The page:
Yes, I am guilty. But cmon', what a rack!
Well alrighty then, crude joke but I don't care. (note: I've procrastinated too long as intending to finish this narcissist exercise by end of January as that's the 1 year mark of this journey. I'd like to self-examine less and focus on moving more. - stupid COVID has delayed some things but perhaps for the better - so you'll probably see several blog releases in the next day or two.)
So when starting the new job at NAS, there was a brand new and wide open field just waiting to be built, improved, and even invented! This was like the other hemisphere of the brain feeling just like I did when first discovering the sign business at first. The initial connection with the users (aka people for nerds) was really easy because I was able to relate with all departments in the company which made it much easier to make effective tools for them quickly because I understood much of their end goals and we spoke the same 'sign' language.
First things first.
Objective 1: Evaluate the existing and start planning the new infrastructure. - we are back in time to 2001 and email was just catching on in the small business world. (We used to have to FedEx overnight prints or even those newfangled floppy disks or space-age CD's. FOR 30 BUCKS a pop!) So seeing the massive amount of file folder shelves in the offices and dozens of people sending documents back and forth all day I knew that would start saving a great deal of cash for the company in a lot of ways, but just as importantly allow people to focus their time on more fulfilling tasks they enjoy. A big win and great place to start!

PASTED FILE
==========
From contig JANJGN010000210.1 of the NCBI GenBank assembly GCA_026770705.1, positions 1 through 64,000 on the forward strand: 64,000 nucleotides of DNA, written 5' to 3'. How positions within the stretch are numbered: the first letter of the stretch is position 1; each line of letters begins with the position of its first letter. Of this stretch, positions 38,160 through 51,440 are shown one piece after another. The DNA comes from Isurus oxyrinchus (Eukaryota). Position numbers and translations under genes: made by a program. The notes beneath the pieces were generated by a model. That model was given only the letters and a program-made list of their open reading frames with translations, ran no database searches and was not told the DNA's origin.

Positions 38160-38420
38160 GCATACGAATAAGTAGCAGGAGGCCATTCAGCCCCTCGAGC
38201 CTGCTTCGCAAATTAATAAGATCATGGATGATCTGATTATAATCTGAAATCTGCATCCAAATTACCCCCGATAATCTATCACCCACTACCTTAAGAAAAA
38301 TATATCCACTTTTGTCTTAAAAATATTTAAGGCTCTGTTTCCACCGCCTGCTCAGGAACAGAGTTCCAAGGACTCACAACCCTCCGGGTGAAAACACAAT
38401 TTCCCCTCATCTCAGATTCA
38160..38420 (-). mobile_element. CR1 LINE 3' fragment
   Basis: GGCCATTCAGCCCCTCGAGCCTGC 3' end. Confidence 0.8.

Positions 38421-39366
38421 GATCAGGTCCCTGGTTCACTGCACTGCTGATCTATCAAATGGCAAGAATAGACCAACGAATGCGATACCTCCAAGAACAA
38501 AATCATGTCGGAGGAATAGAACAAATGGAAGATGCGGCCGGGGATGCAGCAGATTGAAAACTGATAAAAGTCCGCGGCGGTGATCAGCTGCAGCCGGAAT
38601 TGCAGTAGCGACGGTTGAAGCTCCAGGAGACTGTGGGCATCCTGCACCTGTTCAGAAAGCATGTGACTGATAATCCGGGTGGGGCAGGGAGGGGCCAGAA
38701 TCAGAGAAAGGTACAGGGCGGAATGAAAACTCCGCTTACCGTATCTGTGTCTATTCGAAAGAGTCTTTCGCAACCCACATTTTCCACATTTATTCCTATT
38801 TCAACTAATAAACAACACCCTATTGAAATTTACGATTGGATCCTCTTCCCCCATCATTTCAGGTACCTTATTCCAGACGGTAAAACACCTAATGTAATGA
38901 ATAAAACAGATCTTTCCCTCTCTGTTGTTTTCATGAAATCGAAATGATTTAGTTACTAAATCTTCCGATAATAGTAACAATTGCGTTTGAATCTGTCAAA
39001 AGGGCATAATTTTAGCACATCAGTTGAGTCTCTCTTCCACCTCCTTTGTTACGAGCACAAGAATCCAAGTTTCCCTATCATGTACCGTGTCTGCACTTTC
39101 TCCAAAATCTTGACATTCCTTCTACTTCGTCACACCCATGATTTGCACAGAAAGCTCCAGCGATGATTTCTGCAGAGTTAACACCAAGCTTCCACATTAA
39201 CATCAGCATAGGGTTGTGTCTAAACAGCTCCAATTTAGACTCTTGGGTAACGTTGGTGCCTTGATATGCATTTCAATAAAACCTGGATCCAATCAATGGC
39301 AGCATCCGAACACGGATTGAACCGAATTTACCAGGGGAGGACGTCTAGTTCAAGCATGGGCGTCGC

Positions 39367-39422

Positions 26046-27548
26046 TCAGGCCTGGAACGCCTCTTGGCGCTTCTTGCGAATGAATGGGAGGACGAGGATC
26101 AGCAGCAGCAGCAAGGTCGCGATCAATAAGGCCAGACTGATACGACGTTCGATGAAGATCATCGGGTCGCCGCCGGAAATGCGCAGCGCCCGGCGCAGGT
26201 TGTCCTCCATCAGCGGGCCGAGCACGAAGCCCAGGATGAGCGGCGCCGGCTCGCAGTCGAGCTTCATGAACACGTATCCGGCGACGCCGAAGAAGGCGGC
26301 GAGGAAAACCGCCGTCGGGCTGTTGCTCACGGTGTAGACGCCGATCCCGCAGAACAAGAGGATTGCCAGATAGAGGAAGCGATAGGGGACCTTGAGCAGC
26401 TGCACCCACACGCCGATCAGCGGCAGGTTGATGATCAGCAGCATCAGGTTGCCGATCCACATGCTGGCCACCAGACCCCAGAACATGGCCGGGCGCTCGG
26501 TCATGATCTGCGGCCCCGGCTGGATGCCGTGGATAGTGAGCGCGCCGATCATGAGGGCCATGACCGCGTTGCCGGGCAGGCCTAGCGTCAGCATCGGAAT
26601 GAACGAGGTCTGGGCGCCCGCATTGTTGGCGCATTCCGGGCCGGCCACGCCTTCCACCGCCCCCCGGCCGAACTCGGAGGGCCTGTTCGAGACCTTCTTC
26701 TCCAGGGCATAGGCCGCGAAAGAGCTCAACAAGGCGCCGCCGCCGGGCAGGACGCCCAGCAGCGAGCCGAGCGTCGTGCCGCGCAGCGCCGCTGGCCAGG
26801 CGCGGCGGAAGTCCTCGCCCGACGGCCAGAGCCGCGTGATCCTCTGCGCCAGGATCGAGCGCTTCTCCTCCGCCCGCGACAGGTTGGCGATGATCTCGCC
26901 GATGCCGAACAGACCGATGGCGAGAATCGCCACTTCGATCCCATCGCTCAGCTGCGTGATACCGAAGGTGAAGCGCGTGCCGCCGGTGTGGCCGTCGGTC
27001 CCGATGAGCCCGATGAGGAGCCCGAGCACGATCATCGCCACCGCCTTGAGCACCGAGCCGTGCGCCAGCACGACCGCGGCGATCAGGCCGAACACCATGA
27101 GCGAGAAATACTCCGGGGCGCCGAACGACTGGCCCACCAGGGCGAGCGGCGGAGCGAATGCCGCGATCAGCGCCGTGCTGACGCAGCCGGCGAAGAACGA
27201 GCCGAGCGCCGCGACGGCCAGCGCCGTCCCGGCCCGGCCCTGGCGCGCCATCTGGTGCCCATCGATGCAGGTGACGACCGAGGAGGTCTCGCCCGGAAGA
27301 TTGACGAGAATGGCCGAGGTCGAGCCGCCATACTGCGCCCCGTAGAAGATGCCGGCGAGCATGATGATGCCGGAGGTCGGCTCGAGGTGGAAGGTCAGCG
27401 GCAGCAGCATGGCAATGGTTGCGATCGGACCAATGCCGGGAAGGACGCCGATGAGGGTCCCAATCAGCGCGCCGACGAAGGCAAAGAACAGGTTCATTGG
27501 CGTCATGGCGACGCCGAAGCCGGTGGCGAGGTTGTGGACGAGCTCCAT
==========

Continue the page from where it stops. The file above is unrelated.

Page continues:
Well maybe not just yet...
Plug the hole before pumping out the water. The existing system at the time included a whopping 20 gig Novell file server, which even though backup tapes were being rotated faithfully each day, the backup software wasn't actually backing up the files. That had to be first, and was also a good reminder of the new responsibilities taken on and would need to focus first on what is needful rather than what is 'great'. Hella lot easier to make both happen in that order, and impossible in the other.
Tech guy fact: Companies often go under when losing all of their irreplaceable electronic files. The sign industry is document intense having both presentation and production art files, site drawings, legal, municipal and financial documents photos, survey documents, you name it was done there.
Everything is a two edged sword...
That planted a seed of responsibility in my mind which never stopped growing. I kept thinking, "If I really screwed up it's not merely the sign or project or even department I'm working on that get's wrecked, it could be the entire company..." I had the capability to essentially take the company down at any time and from any place and 120+ people would suffer and it would be my responsibility. 24/7/365. That was something I hadn't thought about in the beginning as technical dependency was much less, and I was a lot younger to handle it.
Fortunately in my case, NAS is a long-term thinking company understanding return on investment and not just short term earnings. I was given a wide berth and as long as I would produce positive results resources were gladly granted and nothing critical was ever denied or delayed, and that symbiotic relationship was very productive and incredibly personally satisfying too. If I love who I work for, it's 110% all the time. If I also love the work, it's 120%.
I lucked out. Many of my tech contemporaries didn't have that luxury and had to waste a lot of time unnecessarily, costing their companies more that the initial savings they sought.
So in a bit over a year we had and updated the network to a Windows NT 4 network and Exchange (v4) mail server, Networked printers and copiers, security systems, etc...etc.. Things were settling in pretty well. The technical resources demand grew rapidly as the on-line world was going into full swing and things began to get more challenging. There were ever growing storage challenges, disaster recovery concerns, security, employee management, 3rd party vendors, licensing, training, blah, blah, blah.
Naturally, each year was more and more. Then came the big one. The thing that was going to consume 85% of my time from that point on. That's for the next blog.
Be well and one.